Over time, the family, which is regarded as one of the oldest and most significant social institutions, inevitably has undergone some changes. For instance, for many centuries, it was nearly impossible for people to get a divorce. This situation started to be the other way around by the 19th century when the governments of many countries decided to adopt laws that allowed ordinary people to divorce.
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Nowadays, people have the legal right to break up with their husbands and wives, and from the point of law, they have no problem getting a divorce. However, in the modern world, the rate of divorces is incredibly high and continues to increase rapidly. Moreover, there is a wide variety of reasons for getting a divorce, such as a spouse’s unfaithfulness, constant quarrels, issues related to abuse, lack of spouse’s attention, and many others. In the present research paper, the causes of the high divorce rate are going to be observed.
What Are the Common Reasons for Getting a Divorce?
As was already mentioned in the introduction, divorces are becoming more and more common in modern society. At this point, various scholars have conducted many types of research, the aim of which was determining the causes of that phenomenon. According to the data presented in Divorce: A Psychological Study by Shelly Day Sclater, more than 25% of couples married in the period between the late 70s and early 80s decided to get a divorce by the end of 1994 (Sclater 6).
Moreover, the scholar singles out the possible causes of divorce: most divorces (54%) granted to women are connected to allegations and irrational behavior, while the reason for most of those (37%) given to men is adultery (Sclater 6). From that evidence, it can be concluded that there is a gender distinction of grounds for divorces since they vary for women and men.
Is It Possible to Count the Frequency of Divorces?
It is beyond argument that the abovementioned study cannot be considered sole possessor of the truth, being that scholars hold to the various views. The second point of view, which is going to be observed in the present research paper, is that of the anthropologist John Arundel Barnes. According to Barnes, it is difficult to pick only one adjective or index to describe the reasons for separation since it is a complex social issue (Barnes 98). In the study, the scholar analyses data about spouses that may have some impact on divorce (for instance, age of spouses at marriage, their religion, number of children they had, and some others) (Barnes 98).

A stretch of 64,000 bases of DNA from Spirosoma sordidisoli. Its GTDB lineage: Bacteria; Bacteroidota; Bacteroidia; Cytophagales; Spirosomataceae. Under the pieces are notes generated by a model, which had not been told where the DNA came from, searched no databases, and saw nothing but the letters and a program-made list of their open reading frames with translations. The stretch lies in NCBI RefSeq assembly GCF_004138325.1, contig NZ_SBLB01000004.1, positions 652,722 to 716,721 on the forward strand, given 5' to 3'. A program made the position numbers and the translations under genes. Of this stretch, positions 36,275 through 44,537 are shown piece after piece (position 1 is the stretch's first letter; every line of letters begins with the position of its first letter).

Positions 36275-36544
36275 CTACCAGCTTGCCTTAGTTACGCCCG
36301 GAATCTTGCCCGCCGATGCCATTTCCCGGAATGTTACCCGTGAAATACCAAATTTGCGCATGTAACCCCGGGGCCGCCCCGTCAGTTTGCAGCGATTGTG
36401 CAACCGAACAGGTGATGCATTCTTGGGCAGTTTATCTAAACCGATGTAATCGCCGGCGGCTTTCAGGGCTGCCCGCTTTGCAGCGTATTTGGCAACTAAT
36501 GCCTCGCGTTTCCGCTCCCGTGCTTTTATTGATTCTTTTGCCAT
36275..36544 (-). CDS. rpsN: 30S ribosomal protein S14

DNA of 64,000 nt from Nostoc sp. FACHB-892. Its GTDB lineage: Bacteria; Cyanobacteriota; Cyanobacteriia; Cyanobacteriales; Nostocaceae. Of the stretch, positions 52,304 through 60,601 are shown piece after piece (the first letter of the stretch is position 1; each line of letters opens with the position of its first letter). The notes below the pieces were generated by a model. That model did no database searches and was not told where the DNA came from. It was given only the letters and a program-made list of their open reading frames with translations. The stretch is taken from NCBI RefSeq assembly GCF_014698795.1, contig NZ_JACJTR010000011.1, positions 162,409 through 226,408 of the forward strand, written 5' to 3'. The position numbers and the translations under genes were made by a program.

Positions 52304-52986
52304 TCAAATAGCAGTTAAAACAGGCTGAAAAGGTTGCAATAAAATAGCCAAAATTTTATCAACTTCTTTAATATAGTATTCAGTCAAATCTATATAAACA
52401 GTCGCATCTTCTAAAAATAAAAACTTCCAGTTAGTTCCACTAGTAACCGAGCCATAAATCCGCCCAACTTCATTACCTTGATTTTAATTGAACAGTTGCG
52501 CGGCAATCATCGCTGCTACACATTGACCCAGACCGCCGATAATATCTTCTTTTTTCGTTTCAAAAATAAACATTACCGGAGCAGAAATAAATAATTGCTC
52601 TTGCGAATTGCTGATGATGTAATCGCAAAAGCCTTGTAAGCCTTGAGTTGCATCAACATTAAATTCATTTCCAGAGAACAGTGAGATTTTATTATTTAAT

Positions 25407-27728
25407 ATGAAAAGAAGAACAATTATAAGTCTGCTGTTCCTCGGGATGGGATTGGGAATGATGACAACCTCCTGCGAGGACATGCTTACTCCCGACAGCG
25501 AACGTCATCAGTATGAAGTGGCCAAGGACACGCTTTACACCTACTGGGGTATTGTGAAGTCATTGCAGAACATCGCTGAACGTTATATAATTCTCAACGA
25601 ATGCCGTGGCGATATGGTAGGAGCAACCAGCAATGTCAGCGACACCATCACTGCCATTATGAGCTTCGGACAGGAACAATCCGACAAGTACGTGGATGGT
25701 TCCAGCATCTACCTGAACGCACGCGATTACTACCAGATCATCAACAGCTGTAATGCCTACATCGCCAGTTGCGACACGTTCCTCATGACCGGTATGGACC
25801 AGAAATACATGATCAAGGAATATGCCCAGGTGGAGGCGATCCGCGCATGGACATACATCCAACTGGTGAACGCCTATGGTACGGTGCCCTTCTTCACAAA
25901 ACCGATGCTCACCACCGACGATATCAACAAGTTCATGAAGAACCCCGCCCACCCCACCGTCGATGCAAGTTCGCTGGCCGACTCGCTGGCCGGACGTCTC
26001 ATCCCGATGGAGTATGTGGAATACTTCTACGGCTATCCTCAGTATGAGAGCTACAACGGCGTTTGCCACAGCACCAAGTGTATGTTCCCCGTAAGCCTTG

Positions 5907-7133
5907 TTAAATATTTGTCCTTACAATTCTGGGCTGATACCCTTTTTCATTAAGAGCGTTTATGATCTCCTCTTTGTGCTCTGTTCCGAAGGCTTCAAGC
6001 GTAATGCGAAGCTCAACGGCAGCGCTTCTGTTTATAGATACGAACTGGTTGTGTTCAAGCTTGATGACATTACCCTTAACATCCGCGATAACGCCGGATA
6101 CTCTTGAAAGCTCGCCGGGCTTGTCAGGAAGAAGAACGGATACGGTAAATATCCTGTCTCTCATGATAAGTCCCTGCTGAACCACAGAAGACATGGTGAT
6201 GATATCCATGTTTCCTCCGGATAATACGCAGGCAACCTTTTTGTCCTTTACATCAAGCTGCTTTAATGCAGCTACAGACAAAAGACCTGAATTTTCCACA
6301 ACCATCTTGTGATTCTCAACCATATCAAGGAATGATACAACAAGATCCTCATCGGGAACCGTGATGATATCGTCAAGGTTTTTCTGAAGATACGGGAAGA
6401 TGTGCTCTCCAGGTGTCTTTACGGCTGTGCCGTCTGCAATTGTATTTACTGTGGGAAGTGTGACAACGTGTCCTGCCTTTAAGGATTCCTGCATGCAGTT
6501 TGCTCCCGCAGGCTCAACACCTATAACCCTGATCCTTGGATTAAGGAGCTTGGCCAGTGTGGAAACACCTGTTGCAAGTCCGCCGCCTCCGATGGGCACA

Barnes claims that there is some interrelation between the collected data and divorce frequency; however, the scholar cannot say under what circumstances divorce is more likely to happen because this phenomenon varies from one society to another (Barnes 98). In this essay, the focus of the study is on the frequency of divorce. Nevertheless, the information presented by Barnes helps to understand the dependence between the divorce rate and social factors.
The third study to refer to is a scientific article on demography, Breaking Up Is Hard to Count: The Rise of Divorce in the United States, 1980-2010, written by two scholars Sheela Kennedy and Steven Ruggles. This study presents the data on divorce trends in the US. According to the research results, Kennedy and Ruggles found out that the number of divorces among people over the age of 35 doubled during the past two decades (Kennedy, Ruggles 587).
On the other hand, they claim that younger couples decide to get a divorce much less frequently than older ones (Kennedy, Ruggles 587). In addition to that, scholars make reference to Cherlin, who did not support the idea according to which problems in family life, related to ‘frequent entrance into and dissolution of formal marriages and informal cohabiting unions’ are the basic feature of American families (Kennedy, Ruggles 598). They believe that their study results represent the growth of the family life turbulence (Kennedy, Ruggles 598). This article can be considered evidence of divorce rate evolution as it provides data on the divorces that took place in the US during the three decades.
All things considered, divorce still remains to be common in modern society. The causes for it can be different, being that of allegations, inappropriate behavior of one of the spouses, lack of attention, issues related to the financial side of family life, adultery, or even some violent incidents. However, it should be mentioned that sometimes reasons for getting a divorce are strongly associated with the gender of the spouse, and some of them are regarded to be purely feminine or masculine. Furthermore, scholars have conducted studies related not only to the causes of divorce but also to their frequency.
While some scholars claim that it is nearly impossible to design a unique formula to calculate the divorce rates in any country since every community differs from the others, other scholars believe that the frequency of divorce can be successfully counted.
Barnes, John Arundel. “The Frequency of Divorce.” The Craft of Social Anthropology, edited by Arnold Leonard Epstein, Routledge, 2017, pp. 47-100.
Kennedy, Sheela, and Steven Ruggles. “Breaking Up Is Hard to Count: The Rise of Divorce in the United States, 1980–2010.” Demography, vol. 51, no. 2, 2014, pp. 587-598.
Sclater, Shelley Day. Divorce: A Psychosocial Study. Routledge, 2017.